Using HPV testing to screen for cervical cancer

The current technique for screening for cervical cancer involves collecting cells by way of a pap smear and examining them under a microscope. Although this method has reduced cervical cancer in countries where it is regularly used, it has several weaknesses. A new study found that the test for human papillomavirus (HPV), which is present in almost all cervical cancers, is more sensitive than cytology (cell examination) in detecting cervical cancer. The study published online April 3, 2006 in the International Journal of Cancer, the official journal of the International Union Against Cancer (UICC), and is available via Wiley InterScience at http://www.interscience.wiley.com/journal/ijc.

Cytology is currently the gold standard for cervical cancer detection, but it has several limitations: high-quality samples must be collected; identifying the cell changes that may lead to cancer is highly subjective; and the method itself is very repetitive, which can further lead to interpretive errors. Several studies have shown that HPV testing is more sensitive than cytology at detecting cervical intraepithelial neoplasia (CIN), the changes in cervical cells that can lead to cancer. The current study was an analysis of data from several countries comparing the two methods.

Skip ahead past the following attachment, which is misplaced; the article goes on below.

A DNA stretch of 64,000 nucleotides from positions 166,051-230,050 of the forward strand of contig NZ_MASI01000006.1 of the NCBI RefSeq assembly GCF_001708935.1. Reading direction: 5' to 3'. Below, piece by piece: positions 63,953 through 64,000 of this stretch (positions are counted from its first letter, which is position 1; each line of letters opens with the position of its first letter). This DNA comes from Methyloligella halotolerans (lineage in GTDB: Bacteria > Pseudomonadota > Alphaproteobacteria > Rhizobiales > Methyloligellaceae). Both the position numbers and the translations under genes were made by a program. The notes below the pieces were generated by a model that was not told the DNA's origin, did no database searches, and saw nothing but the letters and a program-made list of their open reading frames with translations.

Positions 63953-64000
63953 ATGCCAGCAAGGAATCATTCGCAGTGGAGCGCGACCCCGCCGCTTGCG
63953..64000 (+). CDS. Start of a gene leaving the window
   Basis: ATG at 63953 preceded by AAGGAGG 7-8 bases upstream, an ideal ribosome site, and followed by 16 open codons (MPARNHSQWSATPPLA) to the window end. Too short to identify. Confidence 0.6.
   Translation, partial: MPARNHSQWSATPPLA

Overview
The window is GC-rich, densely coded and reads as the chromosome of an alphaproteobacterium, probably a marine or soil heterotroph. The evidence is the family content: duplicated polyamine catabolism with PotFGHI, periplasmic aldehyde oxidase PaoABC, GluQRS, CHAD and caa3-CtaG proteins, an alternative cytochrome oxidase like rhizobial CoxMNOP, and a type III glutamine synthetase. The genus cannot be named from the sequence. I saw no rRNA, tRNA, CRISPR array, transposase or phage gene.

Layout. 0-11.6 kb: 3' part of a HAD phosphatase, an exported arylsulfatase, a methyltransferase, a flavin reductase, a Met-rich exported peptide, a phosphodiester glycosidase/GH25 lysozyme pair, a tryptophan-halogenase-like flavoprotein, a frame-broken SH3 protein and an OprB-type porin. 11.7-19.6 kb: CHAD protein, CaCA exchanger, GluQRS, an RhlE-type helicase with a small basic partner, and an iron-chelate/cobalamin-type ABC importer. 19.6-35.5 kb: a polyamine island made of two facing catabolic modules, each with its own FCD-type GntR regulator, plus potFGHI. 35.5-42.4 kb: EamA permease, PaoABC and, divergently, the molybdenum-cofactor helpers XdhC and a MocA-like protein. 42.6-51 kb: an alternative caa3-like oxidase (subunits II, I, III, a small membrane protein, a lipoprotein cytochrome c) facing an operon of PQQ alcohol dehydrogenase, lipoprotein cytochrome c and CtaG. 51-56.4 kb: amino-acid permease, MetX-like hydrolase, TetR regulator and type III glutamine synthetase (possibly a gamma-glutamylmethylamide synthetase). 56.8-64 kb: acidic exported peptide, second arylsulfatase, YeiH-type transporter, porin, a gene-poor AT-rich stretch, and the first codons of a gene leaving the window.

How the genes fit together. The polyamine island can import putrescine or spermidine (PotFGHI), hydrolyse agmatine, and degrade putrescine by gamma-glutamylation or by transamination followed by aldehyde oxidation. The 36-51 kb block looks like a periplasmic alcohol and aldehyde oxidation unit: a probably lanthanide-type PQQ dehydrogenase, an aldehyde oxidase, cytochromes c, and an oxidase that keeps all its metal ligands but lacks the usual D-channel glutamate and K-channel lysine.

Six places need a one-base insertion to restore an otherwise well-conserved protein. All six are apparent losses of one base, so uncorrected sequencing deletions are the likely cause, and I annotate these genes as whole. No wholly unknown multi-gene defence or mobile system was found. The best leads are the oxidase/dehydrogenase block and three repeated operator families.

Led by Jack Cuzick, Ph.D., of the Cancer Research UK Department of Epidemiology, Mathematics and Statistics at Queen Mary School of Medicine in London, researchers performed an overview on patient data for more than 60,000 women in the United Kingdom, France, Germany, the Netherlands, the United States and Canada. They analyzed the comparison of HPV testing to cytology both overall and for different age groups. The results showed that HPV testing was very sensitive (96 percent overall) in all the studies and that this sensitivity was not affected by age of patient. Cytology was substantially less sensitive than HPV testing (53 percent

Contact: David Greenberg
John Wiley & Sons, Inc.

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